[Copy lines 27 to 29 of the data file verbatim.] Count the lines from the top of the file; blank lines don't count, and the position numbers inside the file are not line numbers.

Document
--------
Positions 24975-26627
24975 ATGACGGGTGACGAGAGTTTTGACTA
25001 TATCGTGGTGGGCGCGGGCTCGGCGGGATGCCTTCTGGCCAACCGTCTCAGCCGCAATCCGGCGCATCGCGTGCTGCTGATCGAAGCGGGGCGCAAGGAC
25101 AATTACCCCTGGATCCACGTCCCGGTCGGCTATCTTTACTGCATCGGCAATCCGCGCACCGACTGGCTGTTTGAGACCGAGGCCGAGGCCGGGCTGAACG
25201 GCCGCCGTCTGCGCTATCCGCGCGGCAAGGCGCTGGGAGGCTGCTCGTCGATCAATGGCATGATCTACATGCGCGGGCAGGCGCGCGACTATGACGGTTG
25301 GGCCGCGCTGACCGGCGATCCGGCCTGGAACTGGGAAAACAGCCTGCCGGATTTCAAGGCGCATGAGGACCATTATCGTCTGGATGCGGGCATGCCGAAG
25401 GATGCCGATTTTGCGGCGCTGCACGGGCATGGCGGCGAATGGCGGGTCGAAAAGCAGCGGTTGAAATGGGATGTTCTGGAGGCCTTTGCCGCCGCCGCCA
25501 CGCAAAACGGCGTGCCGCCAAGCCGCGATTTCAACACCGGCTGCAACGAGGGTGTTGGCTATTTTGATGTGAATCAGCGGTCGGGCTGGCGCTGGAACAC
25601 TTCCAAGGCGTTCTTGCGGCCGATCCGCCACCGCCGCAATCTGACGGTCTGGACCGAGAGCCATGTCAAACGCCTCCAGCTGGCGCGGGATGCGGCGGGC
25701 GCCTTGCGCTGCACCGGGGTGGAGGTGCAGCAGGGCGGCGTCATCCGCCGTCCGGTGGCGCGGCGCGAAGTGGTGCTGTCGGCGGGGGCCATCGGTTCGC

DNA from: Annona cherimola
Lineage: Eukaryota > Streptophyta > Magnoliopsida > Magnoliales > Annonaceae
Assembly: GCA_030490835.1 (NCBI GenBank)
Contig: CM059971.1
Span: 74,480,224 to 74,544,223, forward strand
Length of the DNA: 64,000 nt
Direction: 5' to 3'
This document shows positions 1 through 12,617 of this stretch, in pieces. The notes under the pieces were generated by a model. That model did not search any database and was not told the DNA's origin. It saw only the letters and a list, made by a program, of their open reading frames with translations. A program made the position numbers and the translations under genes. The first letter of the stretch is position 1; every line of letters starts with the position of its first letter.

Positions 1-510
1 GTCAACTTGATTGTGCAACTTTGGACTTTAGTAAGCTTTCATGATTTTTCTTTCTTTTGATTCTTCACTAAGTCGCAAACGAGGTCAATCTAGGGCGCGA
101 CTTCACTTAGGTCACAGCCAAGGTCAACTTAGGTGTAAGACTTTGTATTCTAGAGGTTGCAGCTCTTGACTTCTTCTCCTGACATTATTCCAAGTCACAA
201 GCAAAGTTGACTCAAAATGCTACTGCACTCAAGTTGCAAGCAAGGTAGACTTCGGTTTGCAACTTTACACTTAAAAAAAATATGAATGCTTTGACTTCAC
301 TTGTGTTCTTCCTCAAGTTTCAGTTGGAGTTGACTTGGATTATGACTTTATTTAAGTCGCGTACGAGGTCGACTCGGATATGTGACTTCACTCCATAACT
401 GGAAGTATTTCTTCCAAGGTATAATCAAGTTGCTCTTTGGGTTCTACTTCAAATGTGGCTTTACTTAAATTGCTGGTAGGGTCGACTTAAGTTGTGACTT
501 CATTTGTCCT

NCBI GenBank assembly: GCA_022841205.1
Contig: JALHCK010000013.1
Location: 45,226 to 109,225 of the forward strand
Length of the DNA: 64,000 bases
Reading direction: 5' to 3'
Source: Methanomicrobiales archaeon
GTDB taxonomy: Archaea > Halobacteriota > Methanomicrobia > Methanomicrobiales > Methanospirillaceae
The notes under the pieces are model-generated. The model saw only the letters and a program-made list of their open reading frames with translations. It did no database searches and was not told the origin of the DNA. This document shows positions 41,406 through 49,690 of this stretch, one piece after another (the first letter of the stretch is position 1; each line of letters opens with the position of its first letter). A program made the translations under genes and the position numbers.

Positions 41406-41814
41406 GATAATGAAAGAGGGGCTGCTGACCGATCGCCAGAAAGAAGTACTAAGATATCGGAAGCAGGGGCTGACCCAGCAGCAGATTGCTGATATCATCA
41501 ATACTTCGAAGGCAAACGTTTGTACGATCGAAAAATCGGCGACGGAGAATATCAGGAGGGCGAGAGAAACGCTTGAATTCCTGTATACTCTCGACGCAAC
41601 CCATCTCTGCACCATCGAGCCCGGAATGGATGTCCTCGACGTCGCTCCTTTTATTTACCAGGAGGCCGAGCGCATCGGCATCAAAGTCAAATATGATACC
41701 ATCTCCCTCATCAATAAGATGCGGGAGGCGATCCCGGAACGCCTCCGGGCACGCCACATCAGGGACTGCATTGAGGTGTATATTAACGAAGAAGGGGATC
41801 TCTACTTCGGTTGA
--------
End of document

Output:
Contig: JALHCK010000013.1
Location: 45,226 to 109,225 of the forward strand
Length of the DNA: 64,000 bases